I’ve been reading Spacehounds of IPC (1947), by E.E. “Doc” Smith, and… it hasn’t aged well. For a long time I’ve been thinking it would be fun to read Smith’s Lensmen series again, but given that I’m having a hard time finishing Spacehounds, maybe that train left the station some time ago (especially with so much other stuff to read).
It’s a pity because I sure liked those books when I was (much) younger. Smith wrote action-filled space opera that was very imaginative and which also reeked of technology and science. I’ve never been that much into the space battles, but I’ve always been a sucker for hard SF. Fictionalized tech manuals work okay for me.
But these aren’t the gems mentioned in the post’s title.
I’ve seen objections that simulating a virtual reality is a difficult proposition. Many computer games, and a number of animated movies, illustrate that we’re very far along — at least regarding the visual aspects. Modern audio technology demonstrates another bag of tricks we’ve gotten really good at.
The context here is not a reality rendered on screen and in headphones, but one either for plugged-in biological humans (à la The Matrix) or for uploaded human minds (à la many Greg Egan stories). Both cases do present some challenges.
But generating the virtual reality for them to exist in really isn’t all that hard.
I just finished reading Redshirts, by John Scalzi, and it’s just about the best, most entertaining, brilliant story I’ve read in a good long time. It’s so good that I have to place it with other best-of-kind laugh out loud science fiction delights such as Galaxy Quest and Hitchhiker’s Guide to the Galaxy.
It has a lot in common with Galaxy Quest in being a multi-level utterly ingenious send up and hysterical deconstruction of Star Trek (The Original Series). Scalzi has captured and lampshaded so many of the things fans have discussed over the years. And, as with Galaxy Quest, it’s a pretty good story all on its own.
But it is an absolute must-read for any fan of the original Star Trek.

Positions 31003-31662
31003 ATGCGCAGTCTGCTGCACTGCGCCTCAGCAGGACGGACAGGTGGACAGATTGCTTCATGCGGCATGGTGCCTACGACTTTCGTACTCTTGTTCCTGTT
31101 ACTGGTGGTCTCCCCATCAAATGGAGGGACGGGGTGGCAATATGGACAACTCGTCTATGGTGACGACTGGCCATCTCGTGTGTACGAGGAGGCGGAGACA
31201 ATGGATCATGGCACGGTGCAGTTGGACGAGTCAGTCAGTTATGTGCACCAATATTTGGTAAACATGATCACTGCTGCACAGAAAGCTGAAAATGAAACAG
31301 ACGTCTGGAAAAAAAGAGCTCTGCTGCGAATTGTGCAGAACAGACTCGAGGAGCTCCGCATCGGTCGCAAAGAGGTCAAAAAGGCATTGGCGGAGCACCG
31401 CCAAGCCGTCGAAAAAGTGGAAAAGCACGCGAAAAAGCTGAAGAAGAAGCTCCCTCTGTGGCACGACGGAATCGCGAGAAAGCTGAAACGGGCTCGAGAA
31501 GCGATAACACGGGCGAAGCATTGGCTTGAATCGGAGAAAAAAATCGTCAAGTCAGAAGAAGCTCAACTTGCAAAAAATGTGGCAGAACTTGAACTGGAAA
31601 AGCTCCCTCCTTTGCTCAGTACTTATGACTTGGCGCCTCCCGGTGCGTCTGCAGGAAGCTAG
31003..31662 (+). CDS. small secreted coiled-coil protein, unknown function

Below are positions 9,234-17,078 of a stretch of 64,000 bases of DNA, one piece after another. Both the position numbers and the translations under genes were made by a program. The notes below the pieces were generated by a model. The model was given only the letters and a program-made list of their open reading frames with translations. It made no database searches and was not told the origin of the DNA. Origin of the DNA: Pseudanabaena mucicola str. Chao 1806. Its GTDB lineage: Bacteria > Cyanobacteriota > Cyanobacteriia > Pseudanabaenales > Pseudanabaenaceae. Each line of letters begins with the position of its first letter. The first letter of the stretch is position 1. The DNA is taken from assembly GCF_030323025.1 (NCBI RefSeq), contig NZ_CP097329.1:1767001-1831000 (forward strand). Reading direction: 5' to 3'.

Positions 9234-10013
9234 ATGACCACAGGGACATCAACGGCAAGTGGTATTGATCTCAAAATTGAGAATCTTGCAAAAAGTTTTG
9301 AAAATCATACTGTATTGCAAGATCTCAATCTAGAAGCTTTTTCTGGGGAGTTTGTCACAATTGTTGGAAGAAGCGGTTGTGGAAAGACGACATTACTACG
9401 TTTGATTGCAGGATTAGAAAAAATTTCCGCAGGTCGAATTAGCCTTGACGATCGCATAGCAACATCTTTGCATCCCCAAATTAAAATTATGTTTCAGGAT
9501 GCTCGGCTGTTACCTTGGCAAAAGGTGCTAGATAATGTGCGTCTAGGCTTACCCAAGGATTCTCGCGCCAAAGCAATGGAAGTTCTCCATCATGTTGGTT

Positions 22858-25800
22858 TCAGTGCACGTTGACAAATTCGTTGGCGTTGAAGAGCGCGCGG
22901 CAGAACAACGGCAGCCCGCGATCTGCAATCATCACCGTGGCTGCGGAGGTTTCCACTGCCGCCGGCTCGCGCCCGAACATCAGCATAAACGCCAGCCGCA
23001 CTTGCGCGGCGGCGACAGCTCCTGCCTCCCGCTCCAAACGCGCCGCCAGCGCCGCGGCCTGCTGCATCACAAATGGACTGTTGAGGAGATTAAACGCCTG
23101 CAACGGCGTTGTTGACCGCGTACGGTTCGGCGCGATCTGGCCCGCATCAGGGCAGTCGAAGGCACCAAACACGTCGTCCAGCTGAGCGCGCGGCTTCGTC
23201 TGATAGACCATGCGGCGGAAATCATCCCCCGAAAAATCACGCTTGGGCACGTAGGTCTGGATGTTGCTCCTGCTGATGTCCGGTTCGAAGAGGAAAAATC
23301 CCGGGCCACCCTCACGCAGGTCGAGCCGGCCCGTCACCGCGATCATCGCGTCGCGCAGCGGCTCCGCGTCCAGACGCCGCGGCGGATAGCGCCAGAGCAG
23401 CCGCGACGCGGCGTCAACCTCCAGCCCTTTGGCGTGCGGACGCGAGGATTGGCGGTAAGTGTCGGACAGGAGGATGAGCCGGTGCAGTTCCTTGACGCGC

Recently I’ve dedicated myself to catching up on my reading list. Various life distractions have caused me to not read nearly as much as I used to. Actually, it’s more that I haven’t been reading fiction that much lately; I’ve been more focused on news feeds and science (articles and books). I find I miss curling up for hours with a good story, so I’ve determined to return to it.
Here for Sci-Fi Saturday I thought I’d mention a couple I finished this past week: Ball Lightning, by Liu Cixin, and Dark Run, by Mike Brooks. The former is a standalone novel; the latter is the first (of so far three) in a series.
The Brooks books are sheer adventure yarns, but telling you about Ball Lightning requires a pretty hefty spoiler.
Last week I read Quarantine (Greg Egan, 1992), a science fiction novel that explores one of the more vexing conundrums in basic physics: the measurement problem. Egan’s stories (novels and shorts) often explore some specific aspect of physics (sometimes by positing a counterfactual reality, as in the Orthogonal series).
In Quarantine, Egan posits that the human mind, due to a specific set of neural pathways, is the only thing in reality that collapses the wave-function, the only thing that truly measures anything. All matter, until observed by a mind, exists in quantum superposition.
Unfortunately, it’s difficult to explore how this ties into the plot without spoiling it, so I’ll have to tread lightly.